Columbia’s pretty rad. We’ve got things going on and, better yet, things to do and take part in. Since my last two CBT articles...
Attract. Expand. Grow. These are the strategic goals of Regional Economic Development Inc.
REDI introduced itself to the community when the private–public partnership was incorporated on March 14, 1988. Since then, REDI has continued to develop the local economy by assisting new and existing major employers as well as entrepreneurs and startups.
REDI is a nonprofit organization that was started by community leaders including Mary Anne McCollum, then mayor of Columbia; Ray Beck, then city manager; David Horner, then Boone County commissioner; Ernie Gaeth, then executive vice president of Riback Supply Company; and Tom Gray, then general manager of KOMU. These five founders were the first members of the board of directors, and during their first meeting, they voted to expand the board to 11 members.
REDI began in Columbia to serve all of Boone County, but it also coordinates with neighboring counties, cities, the Missouri Department of Economic Development, and the Missouri Partnership, a statewide public–private economic development group. Now, 30 years later, REDI’s board has expanded to 20 members plus nine ex officio board members. In addition to representatives of the city, county, and university, the board now includes representatives from investors such as Shelter Insurance, Commerce Bank, Boone Hospital, Moberly Area Community College, and more.
Although there are only five staff members, there are countless collaborators that help REDI, including investors. In the beginning, REDI had 31 investors. 14 are still investors today, but now they’re among around 100 other investors from the public and private spheres, nonprofits, educational institutions, and more.
“Collaboration is central to REDI’s mission, and the network of connections REDI has made throughout the community is large and continues to grow with each project and initiative,” says Stacey Button, REDI president.
Each collaborator brings a different asset to the REDI team. MU promotes its research and development that helps start new businesses, such as Nanova Biomaterials and ThermaVant Technologies. The Missouri Innovation Center is a key part of the community’s entrepreneurial ecosystem. Moberly Area Community College is crucial for training and workforce initiatives.
“After 30 years, collaboration is still the foundation and mainstay of REDI,” Button says. “Month after month, a large and varied group of community representatives, many of which are natural business competitors, come together to work side by side on behalf of our community. Their long-term commitment to the betterment of our community is inspiring.”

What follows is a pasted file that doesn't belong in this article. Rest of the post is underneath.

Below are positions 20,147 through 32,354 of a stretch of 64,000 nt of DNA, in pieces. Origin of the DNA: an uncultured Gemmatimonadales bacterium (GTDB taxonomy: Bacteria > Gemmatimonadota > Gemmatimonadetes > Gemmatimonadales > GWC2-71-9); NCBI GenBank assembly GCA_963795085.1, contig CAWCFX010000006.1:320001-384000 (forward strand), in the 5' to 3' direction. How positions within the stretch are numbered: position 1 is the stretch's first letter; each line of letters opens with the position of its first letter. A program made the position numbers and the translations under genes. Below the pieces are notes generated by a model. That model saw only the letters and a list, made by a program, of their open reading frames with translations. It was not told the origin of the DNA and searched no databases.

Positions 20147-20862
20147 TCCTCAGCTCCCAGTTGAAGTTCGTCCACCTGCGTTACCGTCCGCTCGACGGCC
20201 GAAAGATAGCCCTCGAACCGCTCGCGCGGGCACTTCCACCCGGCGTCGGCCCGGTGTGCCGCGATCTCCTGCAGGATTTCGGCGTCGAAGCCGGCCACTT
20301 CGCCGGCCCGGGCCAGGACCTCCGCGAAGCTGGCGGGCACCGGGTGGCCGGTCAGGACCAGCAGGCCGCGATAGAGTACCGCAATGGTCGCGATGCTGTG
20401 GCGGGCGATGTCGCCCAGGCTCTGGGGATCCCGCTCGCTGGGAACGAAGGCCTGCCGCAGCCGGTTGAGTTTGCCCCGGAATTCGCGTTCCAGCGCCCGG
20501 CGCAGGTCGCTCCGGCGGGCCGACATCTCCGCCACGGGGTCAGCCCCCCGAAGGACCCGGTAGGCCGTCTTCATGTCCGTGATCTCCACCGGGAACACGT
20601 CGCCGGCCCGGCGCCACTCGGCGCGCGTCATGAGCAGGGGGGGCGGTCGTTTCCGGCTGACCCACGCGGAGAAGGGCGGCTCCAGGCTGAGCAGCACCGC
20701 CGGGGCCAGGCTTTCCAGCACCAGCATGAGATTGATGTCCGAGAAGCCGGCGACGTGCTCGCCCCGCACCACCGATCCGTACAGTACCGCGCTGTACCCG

REDI has been recognized by the International Economic Development Council, which named REDI an Accredited Economic Development Organization last year. The AEDO program is a peer review process that evaluates the structure, organization, funding, programs, and staff of an organization seeking accreditation. REDI is one of only 60 accredited organizations worldwide.
In 1988, the first task outlined with the city and its stakeholders was for REDI to create an economic development master plan, which outlined two goals that are still part of REDI today.
The first was to continue to grow Boone County’s economy while also balancing the communities’ values and aspirations; the second was to continue to promote economic diversity through recruiting new businesses, expanding current businesses, and providing support for new business endeavors.
“REDI coordinates the resources the city, county, and university and business community can provide into a business attraction proposal that allows the community to put its best foot forward and achieve results that benefit the community as a whole,” Button says.
In recent years, REDI has helped attract and retain businesses that will provide hundreds of jobs to the area. One of those businesses was Aurora Organic Dairy, which chose Columbia for its $90 million-plus organic milk processing facility. There are plans for an additional $50 million investment as well. The Columbia Aurora plant is one of the largest capital investment business attraction projects in Missouri and will create 150 jobs.
Recent expansion projects include Kraft Heinz, which undertook a more than $100 million renovation and expansion to its 30-year old plant in Columbia, which enticed the business to keep its 300 jobs. Dana Light Axle Products will add a new production line to its plant in Columbia while investing $39 million and creating 135 new jobs.
“REDI’s work on attraction projects, support of existing businesses, and resources for entrepreneurs and startups combines to enhance the economic vitality of the region and ensure a prosperous future,” Button says.